Blessed Jesus We Are Here – Hymn Lyric

Discover the powerful hymn "Blessed Jesus We Are Here

Blessed Jesus We Are Here – Hymn Lyric

“Blessed Jesus We Are Here” is a hymn that expresses our faith, hope, and awe in the presence of our Savior. Through its heartfelt words, we seek solace and comfort in Jesus’ loving arms. We trust in His eternal grace and long for His guidance and salvation in this life and the life hereafter.


Blessed Jesus We Are Here – Hymn Lyric

Dearest Jesu, we are here,
At thy call, thy presence owning;
Pleading now in holy fear
That great sacrifice atoning:

Word incarnate, much in wonder
On this mystery deep we ponder.

Jesu, strong to save – the same
Yesterday, today, for ever –
Make us fear and love thy name,
Serving thee with best endeavor:

In this life, O ne’er forsake us,
But to bliss hereafter take us.


Meaning of Blessed Jesus We Are Here

Blessed Jesus, We Are Here

When we say “Blessed Jesus, we are here,” it’s like we’re starting a conversation with someone really special. Imagine you’re walking into a room where the most amazing person you could ever meet is waiting just for you. That feeling of excitement and a bit of nervousness—that’s the kind of feeling this hymn is all about.

The hymn “Blessed Jesus, we are here” is a song that means a lot to many people, especially when they gather together to share their faith and feelings about Jesus. It’s a tune that has been sung for centuries, touching the hearts of those who hear and sing it. Let’s dive in a little deeper and understand what this hymn is really telling us.

The beginning, “Dearest Jesu, we are here,” is like we’re saying “Hi” to Jesus in the most respectful way. It’s like when you come home, and the first thing you do is let your family know you’re back. It’s a way to acknowledge that Jesus is present—we can’t see Him like we see our friends, but we believe He’s there whenever we call out to Him.

The next part, “At thy call, thy presence owning,” tells us that we’re here because Jesus has invited us. Have you ever been invited to a birthday party by a friend? It feels special to be included, right? It’s like that, but even bigger. We’re saying we know that Jesus is there, we’ve heard His invitation, and we are excited to be in His presence.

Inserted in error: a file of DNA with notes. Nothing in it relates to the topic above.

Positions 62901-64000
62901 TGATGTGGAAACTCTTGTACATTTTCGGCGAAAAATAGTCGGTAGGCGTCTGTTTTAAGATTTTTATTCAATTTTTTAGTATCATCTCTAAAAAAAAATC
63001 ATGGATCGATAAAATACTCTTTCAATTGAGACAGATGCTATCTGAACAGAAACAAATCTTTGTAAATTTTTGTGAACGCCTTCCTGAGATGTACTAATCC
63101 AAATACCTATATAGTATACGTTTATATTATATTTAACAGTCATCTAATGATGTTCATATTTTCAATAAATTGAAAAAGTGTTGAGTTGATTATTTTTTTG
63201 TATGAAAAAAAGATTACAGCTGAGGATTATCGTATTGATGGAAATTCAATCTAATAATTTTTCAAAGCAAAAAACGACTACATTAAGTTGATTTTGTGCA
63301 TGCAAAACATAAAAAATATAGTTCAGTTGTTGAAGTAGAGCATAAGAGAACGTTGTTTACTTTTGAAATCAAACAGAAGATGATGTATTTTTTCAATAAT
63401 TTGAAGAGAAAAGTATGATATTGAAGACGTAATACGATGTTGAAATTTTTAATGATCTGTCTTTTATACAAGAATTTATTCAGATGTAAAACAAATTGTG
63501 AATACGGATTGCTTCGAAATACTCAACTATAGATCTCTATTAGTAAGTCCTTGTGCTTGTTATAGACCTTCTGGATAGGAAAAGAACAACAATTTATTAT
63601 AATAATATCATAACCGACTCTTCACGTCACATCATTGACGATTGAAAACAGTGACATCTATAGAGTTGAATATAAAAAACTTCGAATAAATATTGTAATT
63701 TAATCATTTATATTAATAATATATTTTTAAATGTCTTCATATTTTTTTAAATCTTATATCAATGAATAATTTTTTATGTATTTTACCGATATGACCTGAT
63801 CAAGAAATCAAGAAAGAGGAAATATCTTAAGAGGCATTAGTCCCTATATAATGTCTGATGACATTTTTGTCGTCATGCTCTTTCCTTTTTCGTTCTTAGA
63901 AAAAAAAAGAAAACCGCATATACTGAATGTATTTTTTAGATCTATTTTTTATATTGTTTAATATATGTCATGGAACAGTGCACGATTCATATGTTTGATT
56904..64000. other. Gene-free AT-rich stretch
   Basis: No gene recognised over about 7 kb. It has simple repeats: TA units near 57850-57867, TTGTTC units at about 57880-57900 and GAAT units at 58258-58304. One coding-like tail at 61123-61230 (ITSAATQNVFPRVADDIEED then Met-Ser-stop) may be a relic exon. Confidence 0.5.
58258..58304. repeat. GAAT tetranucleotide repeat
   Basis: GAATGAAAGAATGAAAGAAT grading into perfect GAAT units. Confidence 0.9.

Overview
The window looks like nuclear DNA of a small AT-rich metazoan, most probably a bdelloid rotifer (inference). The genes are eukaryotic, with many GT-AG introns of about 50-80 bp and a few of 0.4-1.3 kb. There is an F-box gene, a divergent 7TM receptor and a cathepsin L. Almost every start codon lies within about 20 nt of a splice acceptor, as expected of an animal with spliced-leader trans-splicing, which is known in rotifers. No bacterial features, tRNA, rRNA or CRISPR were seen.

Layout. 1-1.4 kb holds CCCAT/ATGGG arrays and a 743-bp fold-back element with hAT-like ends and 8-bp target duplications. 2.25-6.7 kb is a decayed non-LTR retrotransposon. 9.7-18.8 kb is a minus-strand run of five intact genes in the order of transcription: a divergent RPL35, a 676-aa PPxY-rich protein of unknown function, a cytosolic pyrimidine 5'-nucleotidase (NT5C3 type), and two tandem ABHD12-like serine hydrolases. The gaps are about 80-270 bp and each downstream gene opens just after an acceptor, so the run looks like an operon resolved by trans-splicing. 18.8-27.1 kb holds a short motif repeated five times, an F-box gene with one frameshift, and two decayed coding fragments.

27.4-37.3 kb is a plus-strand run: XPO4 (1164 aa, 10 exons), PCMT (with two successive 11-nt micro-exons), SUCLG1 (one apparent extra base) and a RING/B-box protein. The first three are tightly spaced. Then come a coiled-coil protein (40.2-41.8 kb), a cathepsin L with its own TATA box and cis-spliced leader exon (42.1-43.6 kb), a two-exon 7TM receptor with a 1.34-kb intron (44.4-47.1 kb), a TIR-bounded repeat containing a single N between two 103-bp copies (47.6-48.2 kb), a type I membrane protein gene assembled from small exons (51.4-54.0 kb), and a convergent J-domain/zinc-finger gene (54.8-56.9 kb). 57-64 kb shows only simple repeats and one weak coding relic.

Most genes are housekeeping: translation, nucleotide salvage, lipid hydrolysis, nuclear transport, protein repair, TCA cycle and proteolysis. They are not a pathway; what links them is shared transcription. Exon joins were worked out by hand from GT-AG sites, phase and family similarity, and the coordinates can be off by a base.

Then we say, “Pleading now in holy fear.” That might sound a little scary at first, but it’s more about respect and awe. It’s like that feeling when you’re watching a thunderstorm from your window—the power of it takes your breath away, and you can’t help but watch. In a similar way, being in the presence of Jesus is so incredible and powerful that it makes us have a deep respect and maybe a little butterflies in our stomach.

In the lines “That great sacrifice atoning,” we remember something very important; we’re there to think about the huge thing Jesus did for us when He made the ultimate sacrifice. It’s like if a friend did something really major for you, you wouldn’t forget it—Jesus did the biggest thing anyone could do, and when we sing this hymn, we’re saying thank you and remembering that act of love.

“Word incarnate, much in wonder,”—these words are like saying, “Jesus, you’re amazing and make us wonder how.” It’s like when you learn a new fact that blows your mind. Jesus, as the Word become human, is one of those truths that can leave us completely awestruck.

When the hymn goes on to say, “On this mystery deep we ponder,” it’s like we’re taking time to think deeply about something really important and mysterious. It’s like when your teacher tells you a tough problem to solve and you really have to think it through—that’s what we’re doing with the mystery of Jesus and His love.

Next, we call Jesus “strong to save,” which is like saying He’s a hero who can help us with any problem, big or small. Everyone loves a hero story where the hero comes in and saves the day. Well, Jesus is described as the ultimate hero for everyone, everywhere, and that’s pretty cool!

“Yesterday, today, for ever,” reminds us that Jesus is always the same. He’s not like a trend that changes or a snack that runs out—he’s like the best kind of friend who is always, always there for you and never changes.

When we ask Him to “Make us fear and love thy name,” it’s not about being scared but it’s about wanting to have that big respect and love for Him. We want to live our lives in a way that shows how much He means to us, like wearing your favorite team’s jersey to show people the team you love.

“Serving thee with best endeavor,” is all about trying our hardest to do good things for Jesus—like when you study super hard for a test or practice until you can finally ride a bike without training wheels.

Lastly, “In this life, O ne’er forsake us, But to bliss hereafter take us,” is about asking Jesus to stick with us now and to take us to heaven later. It’s like asking your family to always be there for you and hoping that one day you’ll all be together on the most fantastic vacation ever.

Singing this hymn is like reaching out to hold hands with Jesus. It’s about feeling His love, remembering what He’s done for us, and wanting to stay close to Him every single day. Blessed Jesus, indeed, we are here. We are here to say hello, to remember, to wonder, and to live our lives the best we can with Jesus by our sides.


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